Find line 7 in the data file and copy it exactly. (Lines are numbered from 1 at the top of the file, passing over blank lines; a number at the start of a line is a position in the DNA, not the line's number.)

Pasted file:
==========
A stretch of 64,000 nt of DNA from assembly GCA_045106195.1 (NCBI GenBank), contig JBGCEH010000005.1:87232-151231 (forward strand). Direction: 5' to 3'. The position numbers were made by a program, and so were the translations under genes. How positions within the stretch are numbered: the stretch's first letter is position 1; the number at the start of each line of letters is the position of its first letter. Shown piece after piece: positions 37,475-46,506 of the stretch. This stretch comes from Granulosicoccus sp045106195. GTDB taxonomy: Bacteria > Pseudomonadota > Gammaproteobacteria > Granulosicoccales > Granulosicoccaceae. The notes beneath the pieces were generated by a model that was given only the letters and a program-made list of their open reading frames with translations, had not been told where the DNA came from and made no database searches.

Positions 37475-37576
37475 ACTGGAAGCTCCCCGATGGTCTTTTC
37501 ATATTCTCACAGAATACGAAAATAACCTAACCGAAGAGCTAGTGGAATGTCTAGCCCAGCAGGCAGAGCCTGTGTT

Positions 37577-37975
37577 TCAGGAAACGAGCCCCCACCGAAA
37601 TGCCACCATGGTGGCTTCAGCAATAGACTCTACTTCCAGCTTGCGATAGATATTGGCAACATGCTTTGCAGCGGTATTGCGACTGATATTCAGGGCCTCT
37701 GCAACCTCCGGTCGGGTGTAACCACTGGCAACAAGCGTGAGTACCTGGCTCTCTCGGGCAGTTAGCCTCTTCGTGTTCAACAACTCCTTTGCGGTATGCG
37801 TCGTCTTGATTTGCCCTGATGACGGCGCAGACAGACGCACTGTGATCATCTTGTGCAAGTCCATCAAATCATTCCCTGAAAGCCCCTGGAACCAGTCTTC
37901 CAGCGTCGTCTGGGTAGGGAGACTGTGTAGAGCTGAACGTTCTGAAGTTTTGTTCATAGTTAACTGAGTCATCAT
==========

37601 TGCCACCATGGTGGCTTCAGCAATAGACTCTACTTCCAGCTTGCGATAGATATTGGCAACATGCTTTGCAGCGGTATTGCGACTGATATTCAGGGCCTCT